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A 'LOTTO' RUG
PROPERTY FROM A PRIVATE ITALIAN COLLECTION (LOTS 88-90)
A 'LOTTO' RUG

PROBABLY USHAK, WEST ANATOLIA, FIRST HALF 17TH CENTURY

Details
A 'LOTTO' RUG
PROBABLY USHAK, WEST ANATOLIA, FIRST HALF 17TH CENTURY
Evenly low pile, heavily corroded brown with some associated repiling, scattered small restorations, lacking outer stripe
5ft.3in. x 3ft.10in. (160cm. x 115cm.)

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Jason French
Jason French

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Lot Essay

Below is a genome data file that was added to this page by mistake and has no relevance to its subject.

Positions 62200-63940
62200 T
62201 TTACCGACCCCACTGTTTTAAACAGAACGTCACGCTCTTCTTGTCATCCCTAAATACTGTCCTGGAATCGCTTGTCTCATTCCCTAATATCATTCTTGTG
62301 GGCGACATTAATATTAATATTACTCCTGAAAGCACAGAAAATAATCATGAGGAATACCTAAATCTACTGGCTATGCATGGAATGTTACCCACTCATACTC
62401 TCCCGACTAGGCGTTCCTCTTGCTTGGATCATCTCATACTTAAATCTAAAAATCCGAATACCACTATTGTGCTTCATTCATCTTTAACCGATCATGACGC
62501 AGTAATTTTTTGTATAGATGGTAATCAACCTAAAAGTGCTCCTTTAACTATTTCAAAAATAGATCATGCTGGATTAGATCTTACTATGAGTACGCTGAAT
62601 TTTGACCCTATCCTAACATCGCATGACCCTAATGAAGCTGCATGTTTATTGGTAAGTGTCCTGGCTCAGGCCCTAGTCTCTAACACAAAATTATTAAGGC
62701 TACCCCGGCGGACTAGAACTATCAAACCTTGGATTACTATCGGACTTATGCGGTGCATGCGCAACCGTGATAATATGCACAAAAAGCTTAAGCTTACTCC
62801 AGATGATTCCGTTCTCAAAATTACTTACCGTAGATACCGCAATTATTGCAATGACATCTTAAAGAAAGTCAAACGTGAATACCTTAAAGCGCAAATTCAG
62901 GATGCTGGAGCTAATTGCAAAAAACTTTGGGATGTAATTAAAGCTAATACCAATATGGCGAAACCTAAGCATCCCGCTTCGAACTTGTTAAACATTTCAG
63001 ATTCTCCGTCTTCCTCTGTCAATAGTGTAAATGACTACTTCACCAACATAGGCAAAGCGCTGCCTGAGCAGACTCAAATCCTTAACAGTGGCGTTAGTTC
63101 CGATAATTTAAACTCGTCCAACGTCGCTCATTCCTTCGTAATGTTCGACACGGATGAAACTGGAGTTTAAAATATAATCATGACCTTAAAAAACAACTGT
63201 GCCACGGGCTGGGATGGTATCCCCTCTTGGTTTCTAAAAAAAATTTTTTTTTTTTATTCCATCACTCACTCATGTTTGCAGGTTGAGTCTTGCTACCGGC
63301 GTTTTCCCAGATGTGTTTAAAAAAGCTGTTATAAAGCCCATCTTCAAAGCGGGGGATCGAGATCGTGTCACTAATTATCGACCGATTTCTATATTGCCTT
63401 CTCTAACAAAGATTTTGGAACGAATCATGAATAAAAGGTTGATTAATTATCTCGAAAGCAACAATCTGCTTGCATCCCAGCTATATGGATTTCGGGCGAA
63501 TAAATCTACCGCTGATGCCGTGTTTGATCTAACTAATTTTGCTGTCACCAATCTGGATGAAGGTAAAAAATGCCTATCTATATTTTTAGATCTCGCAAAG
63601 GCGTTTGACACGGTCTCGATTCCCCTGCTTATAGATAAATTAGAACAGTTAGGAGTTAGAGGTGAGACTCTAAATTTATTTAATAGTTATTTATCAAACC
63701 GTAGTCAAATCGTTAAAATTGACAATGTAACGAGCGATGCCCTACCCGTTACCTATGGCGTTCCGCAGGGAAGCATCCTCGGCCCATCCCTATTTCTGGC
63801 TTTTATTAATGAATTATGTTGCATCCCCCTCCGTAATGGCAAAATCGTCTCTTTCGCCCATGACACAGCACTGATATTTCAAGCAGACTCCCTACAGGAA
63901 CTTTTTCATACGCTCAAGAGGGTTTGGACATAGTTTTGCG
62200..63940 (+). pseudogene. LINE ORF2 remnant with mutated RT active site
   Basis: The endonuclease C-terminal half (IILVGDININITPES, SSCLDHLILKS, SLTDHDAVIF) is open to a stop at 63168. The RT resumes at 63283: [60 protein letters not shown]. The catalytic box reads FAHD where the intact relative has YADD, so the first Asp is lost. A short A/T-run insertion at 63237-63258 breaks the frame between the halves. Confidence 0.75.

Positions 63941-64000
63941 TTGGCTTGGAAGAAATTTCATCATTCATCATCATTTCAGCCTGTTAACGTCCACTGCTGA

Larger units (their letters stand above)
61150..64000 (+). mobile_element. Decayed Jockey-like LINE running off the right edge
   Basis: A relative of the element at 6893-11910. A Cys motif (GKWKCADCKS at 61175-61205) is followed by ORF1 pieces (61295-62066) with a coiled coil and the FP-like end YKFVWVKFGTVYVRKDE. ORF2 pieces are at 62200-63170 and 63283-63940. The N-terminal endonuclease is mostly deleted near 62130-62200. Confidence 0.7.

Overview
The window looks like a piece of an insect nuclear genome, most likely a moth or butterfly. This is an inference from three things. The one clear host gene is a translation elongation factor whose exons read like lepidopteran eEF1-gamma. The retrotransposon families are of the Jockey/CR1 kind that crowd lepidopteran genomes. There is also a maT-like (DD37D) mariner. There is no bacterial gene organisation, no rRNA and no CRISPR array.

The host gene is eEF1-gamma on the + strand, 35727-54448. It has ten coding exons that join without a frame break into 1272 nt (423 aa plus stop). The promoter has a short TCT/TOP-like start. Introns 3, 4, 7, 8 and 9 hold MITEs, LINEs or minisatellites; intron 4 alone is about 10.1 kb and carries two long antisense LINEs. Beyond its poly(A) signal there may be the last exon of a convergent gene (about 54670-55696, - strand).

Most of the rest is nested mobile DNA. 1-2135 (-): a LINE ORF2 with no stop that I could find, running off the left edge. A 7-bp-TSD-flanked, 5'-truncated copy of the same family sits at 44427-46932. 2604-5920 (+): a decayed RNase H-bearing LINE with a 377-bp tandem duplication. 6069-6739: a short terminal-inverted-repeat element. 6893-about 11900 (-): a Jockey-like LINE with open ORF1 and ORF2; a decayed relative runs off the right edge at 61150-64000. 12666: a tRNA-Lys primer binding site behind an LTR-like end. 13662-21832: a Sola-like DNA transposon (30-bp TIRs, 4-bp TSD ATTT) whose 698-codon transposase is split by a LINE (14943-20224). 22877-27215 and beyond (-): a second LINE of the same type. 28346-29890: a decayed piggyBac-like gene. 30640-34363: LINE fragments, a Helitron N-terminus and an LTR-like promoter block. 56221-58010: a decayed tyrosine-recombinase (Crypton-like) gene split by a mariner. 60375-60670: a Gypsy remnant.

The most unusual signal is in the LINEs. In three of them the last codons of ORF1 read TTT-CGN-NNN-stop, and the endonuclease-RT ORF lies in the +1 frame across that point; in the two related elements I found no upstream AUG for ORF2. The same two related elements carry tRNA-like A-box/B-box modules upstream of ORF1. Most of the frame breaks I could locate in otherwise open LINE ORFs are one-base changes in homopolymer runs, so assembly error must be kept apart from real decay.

The popularity of the sixteenth century 'Lotto' design resulted in an increased production of the type in the following century. The majority of these it appears were, like the 'Transylvanian' rugs, destined for the European market. They tend, as here, to have much larger borders in comparison to their field size than the earlier examples. The two most frequently encountered border types are the cloud band and the cartouche design as seen on both this and the following lot in the sale, although the variations in colour between the two create a very different appearance. Comparable examples can be found in the Philadelphia Museum of Art from the John G. Johnson Collection (see Charles Grant Ellis, Oriental Carpets in the Philadelphia Museum of Art, Philadelphia, 1988, no.12) and a rug formerly in the collection of Joseph McMullen, now in the Metropolitan Museum of Art (Joseph McMullen, Islamic Carpets, New York, 1965, no.73). A third example was offered for sale in these Rooms, The Bernheimer Family Collection, 14 February 1996, lot 87, and a further example sold in these Rooms, 16 April 2007, lot 48. All of these examples, including both lots in the present sale, have a design that is lacking an inner guard stripe between the field and the border. Ellis suggests that the similarities between these pieces indicate that they were probably woven in the same workshop.

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